Battle for Chibuku

HARARE - Harare City coach Mark Harrison is not reading much into his team’s previous exploits in the Chibuku Super Cup as they prepare to face Triangle United at Gibbo Stadium tomorrow.

The Sunshine Boys are the most successful team in the competition since its return as they have won two titles out of a possible four.

This year, City have been excellent in their title defence after dismissing Bulawayo City in the first round before dumping Highlanders in the quarter-finals.

In the semi-finals, the Sunshine Boys were also outstanding as they dispatched CAPS United to book their place in the final against the Sugar Sugar Boys.

But for Harrison all this will count for nothing if they don’t win tomorrow.

“I don’t think records mean anything. We are going into the final, it’s one game, 90 minutes or it will go into extra time and that’s our only focus,” he said.

“If we do win it for the third time, great, but it doesn’t make any difference in our approach.”

Triangle have had a decent campaign in which they are sitting fourth on the log table and Harrison expects a difficult match.

“They are a difficult team, make no mistake, they are fourth in the league and have had a very good season. We are expecting it to be a very tough game,” he said.

“We beat them at home in the league and we drew away but it means nothing this is a cup final. Surely, it will not be an easy fixture for us.”

Taurai Mangwiro was the coach when City won their first Chibuku Super Cup after beating Dynamos at the National Sports Stadium in 2015 and could become the first coach to win the cup twice in five years.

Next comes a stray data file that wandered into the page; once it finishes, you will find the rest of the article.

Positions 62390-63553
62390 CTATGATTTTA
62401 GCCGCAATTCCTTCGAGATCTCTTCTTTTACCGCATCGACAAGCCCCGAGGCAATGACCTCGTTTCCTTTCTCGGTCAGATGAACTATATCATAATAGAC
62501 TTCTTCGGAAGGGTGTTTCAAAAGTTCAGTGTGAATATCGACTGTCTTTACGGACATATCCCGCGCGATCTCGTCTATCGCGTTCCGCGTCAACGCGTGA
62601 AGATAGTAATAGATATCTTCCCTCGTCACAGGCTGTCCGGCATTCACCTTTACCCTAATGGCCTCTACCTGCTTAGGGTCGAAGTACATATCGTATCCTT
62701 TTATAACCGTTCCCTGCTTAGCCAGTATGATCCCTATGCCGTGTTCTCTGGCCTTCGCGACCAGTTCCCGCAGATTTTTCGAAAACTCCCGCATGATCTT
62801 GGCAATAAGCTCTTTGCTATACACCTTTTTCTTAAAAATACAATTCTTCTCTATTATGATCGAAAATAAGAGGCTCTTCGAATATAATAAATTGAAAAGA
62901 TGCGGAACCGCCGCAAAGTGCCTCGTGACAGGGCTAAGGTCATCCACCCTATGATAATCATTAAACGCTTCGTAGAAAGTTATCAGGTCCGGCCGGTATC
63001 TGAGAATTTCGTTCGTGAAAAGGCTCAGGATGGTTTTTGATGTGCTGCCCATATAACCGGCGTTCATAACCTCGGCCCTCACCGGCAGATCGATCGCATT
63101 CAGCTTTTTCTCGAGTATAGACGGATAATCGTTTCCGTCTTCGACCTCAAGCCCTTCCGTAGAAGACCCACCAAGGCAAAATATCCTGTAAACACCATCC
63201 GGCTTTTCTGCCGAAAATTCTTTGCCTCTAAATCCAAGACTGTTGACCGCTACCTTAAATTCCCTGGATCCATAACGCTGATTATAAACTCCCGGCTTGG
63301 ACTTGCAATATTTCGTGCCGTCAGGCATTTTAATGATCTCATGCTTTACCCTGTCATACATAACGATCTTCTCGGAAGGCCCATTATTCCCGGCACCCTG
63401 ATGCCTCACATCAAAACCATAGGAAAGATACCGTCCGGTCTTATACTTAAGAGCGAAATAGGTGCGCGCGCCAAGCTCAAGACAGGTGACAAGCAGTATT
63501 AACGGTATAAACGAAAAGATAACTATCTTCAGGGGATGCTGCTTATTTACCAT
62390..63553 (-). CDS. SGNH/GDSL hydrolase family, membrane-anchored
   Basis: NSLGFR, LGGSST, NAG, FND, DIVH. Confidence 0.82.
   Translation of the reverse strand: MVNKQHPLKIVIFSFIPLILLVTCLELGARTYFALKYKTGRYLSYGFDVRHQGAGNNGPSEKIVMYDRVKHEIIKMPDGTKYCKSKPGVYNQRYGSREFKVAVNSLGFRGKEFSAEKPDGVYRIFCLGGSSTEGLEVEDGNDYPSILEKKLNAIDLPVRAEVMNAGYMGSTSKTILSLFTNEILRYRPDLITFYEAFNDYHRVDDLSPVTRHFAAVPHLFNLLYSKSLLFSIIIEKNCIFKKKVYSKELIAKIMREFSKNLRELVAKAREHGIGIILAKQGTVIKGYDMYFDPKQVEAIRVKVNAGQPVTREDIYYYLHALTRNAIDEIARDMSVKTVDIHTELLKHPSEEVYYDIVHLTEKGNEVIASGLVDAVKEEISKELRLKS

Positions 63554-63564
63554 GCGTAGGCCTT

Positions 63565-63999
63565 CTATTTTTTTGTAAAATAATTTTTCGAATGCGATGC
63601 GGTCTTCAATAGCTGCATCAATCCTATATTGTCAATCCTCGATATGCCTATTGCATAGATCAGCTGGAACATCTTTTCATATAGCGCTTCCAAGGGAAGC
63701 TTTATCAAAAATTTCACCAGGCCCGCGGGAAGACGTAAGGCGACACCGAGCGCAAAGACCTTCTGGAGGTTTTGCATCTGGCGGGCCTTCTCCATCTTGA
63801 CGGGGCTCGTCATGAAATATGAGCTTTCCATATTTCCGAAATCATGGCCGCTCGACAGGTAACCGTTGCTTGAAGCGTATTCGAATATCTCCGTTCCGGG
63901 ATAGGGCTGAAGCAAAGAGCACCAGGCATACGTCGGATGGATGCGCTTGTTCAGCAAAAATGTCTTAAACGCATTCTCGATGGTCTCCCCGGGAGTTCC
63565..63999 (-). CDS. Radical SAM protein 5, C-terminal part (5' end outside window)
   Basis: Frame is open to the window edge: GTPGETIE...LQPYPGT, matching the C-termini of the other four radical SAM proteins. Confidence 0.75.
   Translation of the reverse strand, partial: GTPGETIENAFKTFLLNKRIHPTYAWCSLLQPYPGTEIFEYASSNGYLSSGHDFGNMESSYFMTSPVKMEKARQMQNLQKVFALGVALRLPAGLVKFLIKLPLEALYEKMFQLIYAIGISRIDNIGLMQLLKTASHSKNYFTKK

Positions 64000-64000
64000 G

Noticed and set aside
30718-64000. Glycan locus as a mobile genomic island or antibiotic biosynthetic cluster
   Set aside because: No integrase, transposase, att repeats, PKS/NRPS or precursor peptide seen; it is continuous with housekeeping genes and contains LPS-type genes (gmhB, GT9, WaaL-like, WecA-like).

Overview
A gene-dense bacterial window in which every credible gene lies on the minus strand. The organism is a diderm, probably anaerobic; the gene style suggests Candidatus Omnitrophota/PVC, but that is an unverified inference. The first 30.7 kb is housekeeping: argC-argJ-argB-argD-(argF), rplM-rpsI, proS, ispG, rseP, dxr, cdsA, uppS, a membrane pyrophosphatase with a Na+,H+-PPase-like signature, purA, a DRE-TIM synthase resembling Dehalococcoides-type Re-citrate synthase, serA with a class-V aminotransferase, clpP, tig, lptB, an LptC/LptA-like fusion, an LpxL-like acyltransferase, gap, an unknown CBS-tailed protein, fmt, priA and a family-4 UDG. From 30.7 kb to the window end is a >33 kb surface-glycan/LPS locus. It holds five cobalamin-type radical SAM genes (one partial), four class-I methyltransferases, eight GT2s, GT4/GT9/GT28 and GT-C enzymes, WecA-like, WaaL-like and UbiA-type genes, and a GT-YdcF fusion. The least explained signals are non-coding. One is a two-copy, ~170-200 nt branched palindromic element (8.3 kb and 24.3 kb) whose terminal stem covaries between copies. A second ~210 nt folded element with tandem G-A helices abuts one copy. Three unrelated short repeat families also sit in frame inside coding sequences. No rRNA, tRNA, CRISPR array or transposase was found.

Harrison, however, does not feel Mangwiro’s tenure with Harare City will work against his charges.

“He knows all our players, we know all their players. Every coach probably knows all the players in Zimbabwe but it’s not really an advantage,” he said.

“I’m sure the way we play is quite different from the way they used to play when he was at Harare City.”

Harrison’s only worry is the choice of the venue for the final which he feels gave their opponents added advantage.

“It’s disappointing to play in Triangle. It’s a difficult arrangement for us,” he said. “It’s their home ground, they know it inside out.

“Not only that, logistics have been difficult for us, there is no accommodation there for us, we have to sleep and camp in Masvingo which is two hours outside Triangle.

“We have to travel two hours on the day of the game and there are no training facilities down there so it ruins our preparations, it’s a very difficult arrangement for us. I don’t think that was taken into consideration when they took the game to Triangle.”

Harare City chairperson Alois Masepe concurred with Harrison’s sentiments saying a neutral venue would have been more appropriate.

“We will fulfil the match definitely but we also thought the organisers would have chosen a neutral venue for the final,” Masepe said.

“I think there is a huge difference which people don’t really understand that Rufaro is not our training ground, it’s just a communal home ground for a number of Harare-based clubs. We train elsewhere and play at Rufaro which is different with Triangle.”


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